Lincoln’s calling to the nearby towns.
Celebrating its 15th year, the Lincoln Calling Music festival will hit several different downtown Lincoln venues and sport headliners such as celebrated indie rock bands Parquet Courts and Waxahatchee.
See the full lineup and buy tickets at LincolnCalling.com.
Once again, the festival will also feature a night market as well as wellness activities and workshops.
With so many artists playing the festival — the count is more than 100 — it could be easy to get lost in the lengthy lineup list.
So I picked my favorites.
Michelle Zaunder has released two albums of soft, dreamy pop. The title of her latest album, “Soft Sounds from Another Planet,” is the perfect descriptor for her entire ouvre.
I’m a big fan of Katie Crutchfield and her indie rock band, whose albums are routinely a part of my year-end “best of” lists. Waxahatchee’s latest, “Out in the Storm,” is chock full of rock anthems.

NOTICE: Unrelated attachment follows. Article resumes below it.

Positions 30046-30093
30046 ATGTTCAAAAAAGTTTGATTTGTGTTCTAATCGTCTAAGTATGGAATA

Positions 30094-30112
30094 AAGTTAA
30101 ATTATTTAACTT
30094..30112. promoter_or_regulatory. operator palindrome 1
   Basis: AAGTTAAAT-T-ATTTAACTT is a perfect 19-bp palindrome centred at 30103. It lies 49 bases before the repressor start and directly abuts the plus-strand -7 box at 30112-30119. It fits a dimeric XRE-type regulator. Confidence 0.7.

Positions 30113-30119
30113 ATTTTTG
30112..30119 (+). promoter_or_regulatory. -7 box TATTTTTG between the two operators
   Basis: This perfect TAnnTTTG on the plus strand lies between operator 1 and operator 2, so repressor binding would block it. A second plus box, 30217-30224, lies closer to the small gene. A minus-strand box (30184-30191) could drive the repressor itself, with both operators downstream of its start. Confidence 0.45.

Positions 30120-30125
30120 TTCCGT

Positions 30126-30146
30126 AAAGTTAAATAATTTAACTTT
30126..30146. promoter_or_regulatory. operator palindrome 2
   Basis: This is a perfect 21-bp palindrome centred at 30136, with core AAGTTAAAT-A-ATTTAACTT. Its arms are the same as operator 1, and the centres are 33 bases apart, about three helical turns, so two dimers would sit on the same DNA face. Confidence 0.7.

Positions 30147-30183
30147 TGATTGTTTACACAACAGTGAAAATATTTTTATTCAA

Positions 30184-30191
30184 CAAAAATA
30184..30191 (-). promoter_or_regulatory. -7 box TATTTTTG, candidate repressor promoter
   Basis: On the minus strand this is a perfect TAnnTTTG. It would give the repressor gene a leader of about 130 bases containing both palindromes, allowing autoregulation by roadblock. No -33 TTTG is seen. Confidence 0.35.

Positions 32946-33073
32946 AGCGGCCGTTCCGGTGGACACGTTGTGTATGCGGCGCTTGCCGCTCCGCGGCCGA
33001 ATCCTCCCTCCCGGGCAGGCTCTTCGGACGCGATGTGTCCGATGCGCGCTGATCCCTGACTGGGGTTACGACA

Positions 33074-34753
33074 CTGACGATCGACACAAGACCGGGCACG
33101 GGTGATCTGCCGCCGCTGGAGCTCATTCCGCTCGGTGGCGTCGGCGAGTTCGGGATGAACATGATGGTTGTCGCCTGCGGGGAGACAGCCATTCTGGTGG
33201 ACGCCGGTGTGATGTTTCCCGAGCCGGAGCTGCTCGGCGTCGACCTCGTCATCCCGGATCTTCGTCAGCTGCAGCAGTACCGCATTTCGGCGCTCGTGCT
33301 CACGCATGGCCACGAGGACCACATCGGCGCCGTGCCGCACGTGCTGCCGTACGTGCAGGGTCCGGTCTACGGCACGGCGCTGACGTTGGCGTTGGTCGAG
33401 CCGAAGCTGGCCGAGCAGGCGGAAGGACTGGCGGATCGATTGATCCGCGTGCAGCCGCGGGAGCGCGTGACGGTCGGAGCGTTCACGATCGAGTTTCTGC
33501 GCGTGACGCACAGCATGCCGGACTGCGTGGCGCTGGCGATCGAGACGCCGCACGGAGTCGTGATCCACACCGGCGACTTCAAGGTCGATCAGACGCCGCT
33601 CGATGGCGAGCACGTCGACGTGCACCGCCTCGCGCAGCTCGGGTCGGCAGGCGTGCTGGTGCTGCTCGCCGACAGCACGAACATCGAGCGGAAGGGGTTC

One of the best Omaha rock bands of all time only has two albums, both released more than a decade ago. Its members perform sporadically, and they always pack a punch. Do yourself a favor and see them.
This Grammy-winning singer-songwriter crushes out rock and blues jams. You can’t help but stomp your feet and groove along with him.
The eclectic sixth album from Parquet Courts, “Wide Awake!”, is quirky, but you won’t be able to stop listening to it. It runs ramshackle all over with garage rock riffs and shouted gang vocals and all kinds of fun.
Evan Bartels and the Stoney Lonesomes
Last year, Bartels (pictured) released an incredible and introspective album, “The Devil, God & Me,” and followed it with more than 100 tour dates. The Omaha singer is doing big things, and I’m excited to watch where he goes.
Hailing from New York City, the R&B and soulful pop duo of Jillian Hervey and Lucas Goodman will get people moving in Lincoln.
The latest album from this Milwaukee indie folk duo, “My Mother the Moon,” is quiet, but it is full to bursting with both instrumentation and emotion. Sarah Vos’ voice and lyricism depict both hurt and hope.
These guys are catchy. Like, really catchy. I can’t get “False Jeopardy” and its strummy beat out of my head.